David R. Henderson  

My Response to Nick Schulz

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I'm used to stories about Brad DeLong deleting comments from his blog that he doesn't like. [Please: this is not an invitation for you to post all your frustrations about Brad DeLong.] It appears (and correct me if I'm wrong, Nick) that Nick Schulz has done the same thing on his blog. I posted a comment on his site yesterday so that his readers could see my response that I posted yesterday. The comment "took," that is, it showed on his site. But this morning it was gone.

I'm a strong believer in providing consumer information. That's what this is.

UPDATE: Nick contacted me. He did not remove my comment. I apologize to Nick.


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COMMENTS (10 to date)
david writes:

Generally: remember to press Ctrl+F5 when checking whether your comments have posted! For most browsers, this forces a reload of all media, instead of pulling from cache. In this AJAX-y age, it is common for comments to show even though the server has quietly filtered it, or never received it.

Positively paranoid blog software sometimes deter trolls by displaying all posted comments to their authors by default, too, but this is rare.

No idea whether that happened this time, of course, but if you're the type to check, this stuff should be known.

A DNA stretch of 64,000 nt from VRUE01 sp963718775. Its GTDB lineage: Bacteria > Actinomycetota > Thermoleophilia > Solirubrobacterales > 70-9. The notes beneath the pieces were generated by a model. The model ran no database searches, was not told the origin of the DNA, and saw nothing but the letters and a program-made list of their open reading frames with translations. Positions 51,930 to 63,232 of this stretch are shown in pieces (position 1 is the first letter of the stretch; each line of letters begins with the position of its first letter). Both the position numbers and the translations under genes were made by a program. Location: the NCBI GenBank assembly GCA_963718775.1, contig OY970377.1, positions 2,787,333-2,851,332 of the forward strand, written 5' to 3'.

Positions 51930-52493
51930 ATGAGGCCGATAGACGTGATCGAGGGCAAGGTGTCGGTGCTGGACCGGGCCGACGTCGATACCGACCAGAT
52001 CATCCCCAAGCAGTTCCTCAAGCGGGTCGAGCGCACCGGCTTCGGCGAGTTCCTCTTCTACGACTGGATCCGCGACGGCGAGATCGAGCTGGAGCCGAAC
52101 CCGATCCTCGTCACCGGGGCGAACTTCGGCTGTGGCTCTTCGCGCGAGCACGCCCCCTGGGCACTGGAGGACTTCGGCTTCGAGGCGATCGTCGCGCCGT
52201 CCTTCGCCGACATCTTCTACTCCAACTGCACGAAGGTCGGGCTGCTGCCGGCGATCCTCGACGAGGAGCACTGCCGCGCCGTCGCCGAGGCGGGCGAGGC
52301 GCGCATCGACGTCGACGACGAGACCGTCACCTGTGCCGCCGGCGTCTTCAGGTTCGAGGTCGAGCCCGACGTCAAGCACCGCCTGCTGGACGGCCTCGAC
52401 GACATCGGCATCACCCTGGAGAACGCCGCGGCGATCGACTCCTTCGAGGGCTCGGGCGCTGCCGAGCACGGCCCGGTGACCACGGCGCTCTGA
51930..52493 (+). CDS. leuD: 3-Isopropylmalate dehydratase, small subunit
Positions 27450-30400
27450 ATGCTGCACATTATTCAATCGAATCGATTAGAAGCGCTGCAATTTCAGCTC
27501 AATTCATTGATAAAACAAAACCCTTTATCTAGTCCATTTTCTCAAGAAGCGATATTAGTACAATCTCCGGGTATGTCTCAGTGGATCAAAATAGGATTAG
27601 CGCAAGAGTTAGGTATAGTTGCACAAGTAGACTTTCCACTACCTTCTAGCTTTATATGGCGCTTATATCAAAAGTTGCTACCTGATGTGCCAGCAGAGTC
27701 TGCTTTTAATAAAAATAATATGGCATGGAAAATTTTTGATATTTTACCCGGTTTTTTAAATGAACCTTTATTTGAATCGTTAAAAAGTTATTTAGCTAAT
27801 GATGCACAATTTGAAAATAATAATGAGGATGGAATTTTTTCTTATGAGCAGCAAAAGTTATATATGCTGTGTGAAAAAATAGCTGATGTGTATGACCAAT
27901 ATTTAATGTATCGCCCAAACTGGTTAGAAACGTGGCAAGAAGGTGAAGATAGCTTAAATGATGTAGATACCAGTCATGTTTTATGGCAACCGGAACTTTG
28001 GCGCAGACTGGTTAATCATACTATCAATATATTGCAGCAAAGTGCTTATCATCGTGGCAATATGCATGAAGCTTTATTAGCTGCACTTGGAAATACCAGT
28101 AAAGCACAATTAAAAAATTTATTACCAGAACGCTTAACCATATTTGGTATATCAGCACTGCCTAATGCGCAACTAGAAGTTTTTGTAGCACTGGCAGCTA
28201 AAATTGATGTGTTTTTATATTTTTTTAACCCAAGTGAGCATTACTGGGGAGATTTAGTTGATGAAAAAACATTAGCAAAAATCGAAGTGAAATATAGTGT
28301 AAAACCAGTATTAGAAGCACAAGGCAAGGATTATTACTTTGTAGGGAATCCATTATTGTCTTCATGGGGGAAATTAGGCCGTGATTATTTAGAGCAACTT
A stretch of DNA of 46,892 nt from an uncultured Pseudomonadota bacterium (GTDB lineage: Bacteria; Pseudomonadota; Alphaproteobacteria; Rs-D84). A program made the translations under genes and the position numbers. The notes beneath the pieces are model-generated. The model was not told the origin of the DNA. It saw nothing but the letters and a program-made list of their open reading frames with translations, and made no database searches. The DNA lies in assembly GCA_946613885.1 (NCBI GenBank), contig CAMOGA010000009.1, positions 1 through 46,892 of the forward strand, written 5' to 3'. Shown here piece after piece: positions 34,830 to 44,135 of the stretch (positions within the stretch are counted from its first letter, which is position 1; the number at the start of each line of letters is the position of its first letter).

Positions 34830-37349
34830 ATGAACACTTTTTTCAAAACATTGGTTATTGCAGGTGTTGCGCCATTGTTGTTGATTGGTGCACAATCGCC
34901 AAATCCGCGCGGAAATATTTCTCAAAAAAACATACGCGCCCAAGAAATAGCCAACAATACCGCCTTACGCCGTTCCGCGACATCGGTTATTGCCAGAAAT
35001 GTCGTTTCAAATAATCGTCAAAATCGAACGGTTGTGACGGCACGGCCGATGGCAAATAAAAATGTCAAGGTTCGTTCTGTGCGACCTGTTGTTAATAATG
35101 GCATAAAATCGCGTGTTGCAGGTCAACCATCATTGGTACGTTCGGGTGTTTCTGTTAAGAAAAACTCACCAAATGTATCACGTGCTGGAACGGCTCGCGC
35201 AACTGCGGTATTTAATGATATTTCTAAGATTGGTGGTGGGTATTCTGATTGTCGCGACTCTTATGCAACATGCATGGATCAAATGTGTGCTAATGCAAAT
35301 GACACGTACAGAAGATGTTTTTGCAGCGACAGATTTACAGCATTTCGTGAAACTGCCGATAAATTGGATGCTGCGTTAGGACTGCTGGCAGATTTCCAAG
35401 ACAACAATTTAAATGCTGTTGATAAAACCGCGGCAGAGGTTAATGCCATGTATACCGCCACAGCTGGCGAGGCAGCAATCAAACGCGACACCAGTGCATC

david writes:

(come to think of it, since you said you use Apple: on Safari, hold down Shift and click the Reload button to bypass cache. on Firefox for Safari, Cmd+Shift+R or Cmd+F5 should work).

David R. Henderson writes:

@david,
Thanks so much. If that's what did it, my apologies to Nick in advance. He doesn't me as the type who would suppress critical comments.

David:

Have you emailed or called Nick Schulz? That's the first response I'd pursue for a disappearing comment.

I see that Schulz and The American have a Contact section for his blog. I'd fill that form in and send him a question. Or perhaps you may have a private email address or even a phone number for him.

The most direct route is always best.

Lauren

Chris Koresko writes:

As of right now, I see a total of four responses to the linked blog post. They are by three authors, none of whom is David Henderson. So if it's a technical issue, it's not caused by a browser cache.

Nick writes:

David, what the heck. We're friends. Least you could do is call me or email me. I have no idea what happened. It's a new comment system and maybe it got lost. I'll try to find out. But please resubmit (and I hope you'll update your post so people don't think I'm like DeLong!)

Yancey Ward writes:

Did you post a link? Sometimes those get eaten after a minute or two, I have noticed on other sites. Like you, I would not expect that sort of behavior of Schulz.

Nick writes:

Thanks David. No worries. I actually plan to respond to your response, have just been tied up.

Megan McArdle writes:

People have accused me of doing this, and in multiple cases, well, I don't know what happened to their comment, but clearly both they think they saw it "took", and it's not on the site even though I know for damn sure I didn't delete it. What actually happens to the comment is a mystery . . . perhaps there are actually comment trolls, that subsist on comments.

david writes:

The Atlantic uses Disqus, which is known to act oddly with comments, and the hard-refresh thing is something your commenters will have to do to check whether their comments have posted.

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